Bridge collapse

Discussion in 'Fly Fishing Forum' started by KerryS, May 23, 2013.

  1. If this be the case( and I believe it is), then we MUST take money out of politics or we will continue to spiral toward a third world economy.
  2. I do live in this area and after being out and about yesterday all the "other ways to go" have been discovered by tens of thousands...shit gonna be fucked up for awhile!
  3. This certainly looks like a "shovel ready job"... it will be interesting to see if there is action behind all the campaign promises. Hopefully not all of the stimulus funds have been pissed away yet and some can be directed to this. Lugan, much as it pains me to say it, is spot on...way too much energy and resources spent assuring survival of a political party...we really need to find someone who can find middle ground.

    I'd love to spend more time reading this threads twists and turns, but the sun is shining here in Hardin, MT and the Bighorn beckons.
    Kent Lufkin and Lugan like this.
  4. Welllll......... if they don't simply patch the damage... which is what I believe they'll do... they can always build a toll bridge to pay for the sucker. No tax increase. So, no politics involved, but I bet citizens would still toss a tissy fit... even those who don't want to pay taxes.

    Just the beginning of falling bridges. They didn't build them to last forever and they aren't. Like it or not, sooner or later you will need to start paying for new bridges one way or the other. Of course I never use that bridge so I don't want MY taxes going up :p
    Bert likes this.
  5. The words below were written in 1984 but could have been written yesterday. 'bout all that needs to be said on politics in the United States.

    By Charlie Reese
    Politicians are the only people in the world who create problems and then campaign against them.
    Have you ever wondered, if both the Democrats and the Republicans are against deficits, WHY do we have deficits?
    Have you ever wondered, if all the politicians are against inflation and high taxes, WHY do we have inflation and high taxes?
    You and I don't propose a federal budget. The President does.
    You and I don't have the Constitutional authority to vote on appropriations. The House of Representatives does.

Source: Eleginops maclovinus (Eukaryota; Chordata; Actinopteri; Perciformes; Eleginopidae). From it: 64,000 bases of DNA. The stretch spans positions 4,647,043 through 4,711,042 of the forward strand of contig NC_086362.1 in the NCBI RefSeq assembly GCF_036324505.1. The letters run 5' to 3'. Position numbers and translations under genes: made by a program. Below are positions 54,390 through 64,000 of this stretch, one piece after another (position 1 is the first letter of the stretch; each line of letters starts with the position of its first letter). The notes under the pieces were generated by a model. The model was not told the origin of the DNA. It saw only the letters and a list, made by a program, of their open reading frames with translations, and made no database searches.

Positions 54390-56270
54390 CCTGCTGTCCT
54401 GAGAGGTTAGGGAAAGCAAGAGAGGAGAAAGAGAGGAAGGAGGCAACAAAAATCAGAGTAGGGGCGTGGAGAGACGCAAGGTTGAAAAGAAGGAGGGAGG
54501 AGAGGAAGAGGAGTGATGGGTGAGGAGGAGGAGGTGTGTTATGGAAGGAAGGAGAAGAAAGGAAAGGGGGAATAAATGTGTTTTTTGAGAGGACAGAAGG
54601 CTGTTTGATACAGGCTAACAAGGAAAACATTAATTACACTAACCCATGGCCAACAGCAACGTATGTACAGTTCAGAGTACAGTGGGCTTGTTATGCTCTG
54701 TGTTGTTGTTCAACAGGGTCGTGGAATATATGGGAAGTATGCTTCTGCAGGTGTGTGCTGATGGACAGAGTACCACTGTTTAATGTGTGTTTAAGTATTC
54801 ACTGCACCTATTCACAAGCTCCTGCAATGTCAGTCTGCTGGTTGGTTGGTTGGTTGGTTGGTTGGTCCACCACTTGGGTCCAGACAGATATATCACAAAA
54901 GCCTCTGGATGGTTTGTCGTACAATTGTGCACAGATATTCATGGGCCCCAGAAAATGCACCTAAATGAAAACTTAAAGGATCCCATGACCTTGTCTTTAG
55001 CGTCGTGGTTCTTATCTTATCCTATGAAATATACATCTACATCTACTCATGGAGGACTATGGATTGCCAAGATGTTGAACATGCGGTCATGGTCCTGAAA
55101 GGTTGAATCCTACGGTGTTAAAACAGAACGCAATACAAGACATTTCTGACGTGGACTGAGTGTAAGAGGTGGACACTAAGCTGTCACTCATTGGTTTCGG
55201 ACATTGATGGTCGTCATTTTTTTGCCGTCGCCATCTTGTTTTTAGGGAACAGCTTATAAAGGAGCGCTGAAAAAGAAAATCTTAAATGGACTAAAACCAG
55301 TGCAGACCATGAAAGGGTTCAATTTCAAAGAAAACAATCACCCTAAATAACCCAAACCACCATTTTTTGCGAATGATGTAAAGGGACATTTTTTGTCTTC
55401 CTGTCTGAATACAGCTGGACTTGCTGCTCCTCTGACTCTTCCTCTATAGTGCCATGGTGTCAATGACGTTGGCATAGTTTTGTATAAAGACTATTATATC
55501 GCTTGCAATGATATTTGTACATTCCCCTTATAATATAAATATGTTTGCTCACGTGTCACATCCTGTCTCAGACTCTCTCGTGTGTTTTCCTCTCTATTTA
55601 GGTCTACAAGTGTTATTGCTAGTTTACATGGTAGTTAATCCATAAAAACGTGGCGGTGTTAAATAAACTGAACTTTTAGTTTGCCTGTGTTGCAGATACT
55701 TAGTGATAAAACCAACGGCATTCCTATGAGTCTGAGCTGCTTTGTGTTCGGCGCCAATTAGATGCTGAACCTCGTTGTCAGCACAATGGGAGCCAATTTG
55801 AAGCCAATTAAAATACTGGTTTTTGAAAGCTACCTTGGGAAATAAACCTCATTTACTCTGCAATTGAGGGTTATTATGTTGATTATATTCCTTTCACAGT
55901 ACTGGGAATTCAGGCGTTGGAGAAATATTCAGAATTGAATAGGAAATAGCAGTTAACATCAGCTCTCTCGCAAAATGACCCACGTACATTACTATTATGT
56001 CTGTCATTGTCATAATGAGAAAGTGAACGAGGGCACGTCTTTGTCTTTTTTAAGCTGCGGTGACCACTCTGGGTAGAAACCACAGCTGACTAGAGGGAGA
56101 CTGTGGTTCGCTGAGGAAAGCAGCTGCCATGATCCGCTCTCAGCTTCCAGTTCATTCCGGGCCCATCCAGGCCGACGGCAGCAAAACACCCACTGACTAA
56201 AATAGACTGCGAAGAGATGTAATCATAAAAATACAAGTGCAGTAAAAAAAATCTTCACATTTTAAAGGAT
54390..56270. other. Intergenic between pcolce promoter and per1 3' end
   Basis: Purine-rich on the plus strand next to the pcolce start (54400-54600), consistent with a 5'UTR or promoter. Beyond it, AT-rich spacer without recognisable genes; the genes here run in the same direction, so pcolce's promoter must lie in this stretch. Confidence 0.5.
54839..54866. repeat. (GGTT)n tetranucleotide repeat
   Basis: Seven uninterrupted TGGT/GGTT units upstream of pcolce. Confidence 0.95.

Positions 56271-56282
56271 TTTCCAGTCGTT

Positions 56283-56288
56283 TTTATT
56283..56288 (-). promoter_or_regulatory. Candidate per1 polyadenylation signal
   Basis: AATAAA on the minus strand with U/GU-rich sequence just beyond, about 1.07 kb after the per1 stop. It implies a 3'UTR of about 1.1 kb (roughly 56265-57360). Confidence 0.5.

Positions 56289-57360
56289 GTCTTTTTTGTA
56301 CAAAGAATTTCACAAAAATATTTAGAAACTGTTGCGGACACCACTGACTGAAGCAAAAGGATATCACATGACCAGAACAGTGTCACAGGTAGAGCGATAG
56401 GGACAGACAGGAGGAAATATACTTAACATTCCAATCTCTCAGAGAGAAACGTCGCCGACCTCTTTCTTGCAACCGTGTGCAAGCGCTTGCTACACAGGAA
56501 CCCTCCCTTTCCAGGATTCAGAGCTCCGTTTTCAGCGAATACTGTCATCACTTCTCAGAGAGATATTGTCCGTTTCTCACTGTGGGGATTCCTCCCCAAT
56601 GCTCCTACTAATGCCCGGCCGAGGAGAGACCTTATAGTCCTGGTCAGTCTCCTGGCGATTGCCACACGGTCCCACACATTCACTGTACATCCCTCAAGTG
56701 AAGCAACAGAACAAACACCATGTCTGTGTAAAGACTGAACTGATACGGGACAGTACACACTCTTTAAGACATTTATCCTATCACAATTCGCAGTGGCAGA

You and I don't write the tax code, Congress does.
    You and I don't set fiscal policy, Congress does.
    You and I don't control monetary policy, the Federal Reserve Bank does.
    One hundred senators, 435 congressmen, one President, and nine Supreme Court justices equates to 545 human beings out of the 300 million are directly, legally, morally, and individually responsible for the domestic problems that plague this country.
    I excluded the members of the Federal Reserve Board because that problem was created by the Congress. In 1913, Congress delegated its Constitutional duty to provide a sound currency to a federally chartered, but private, central bank.
    I excluded all the special interests and lobbyists for a sound reason. They have no legal authority. They have no ability to coerce a senator, a congressman, or a President to do one cotton-picking thing. I don't care if they offer a politician $1 million dollars in cash. The politician has the power to accept or reject it. No matter what the lobbyist promises, it is the legislator's responsibility to determine how he votes.
    Those 545 human beings spend much of their energy convincing you that what they did is not their fault. They cooperate in this common con regardless of party.
    What separates a politician from a normal human being is an excessive amount of gall. No normal human being would have the gall of a Speaker, who stood up and criticized the President for creating deficits. The President can only propose a budget. He cannot force the Congress to accept it.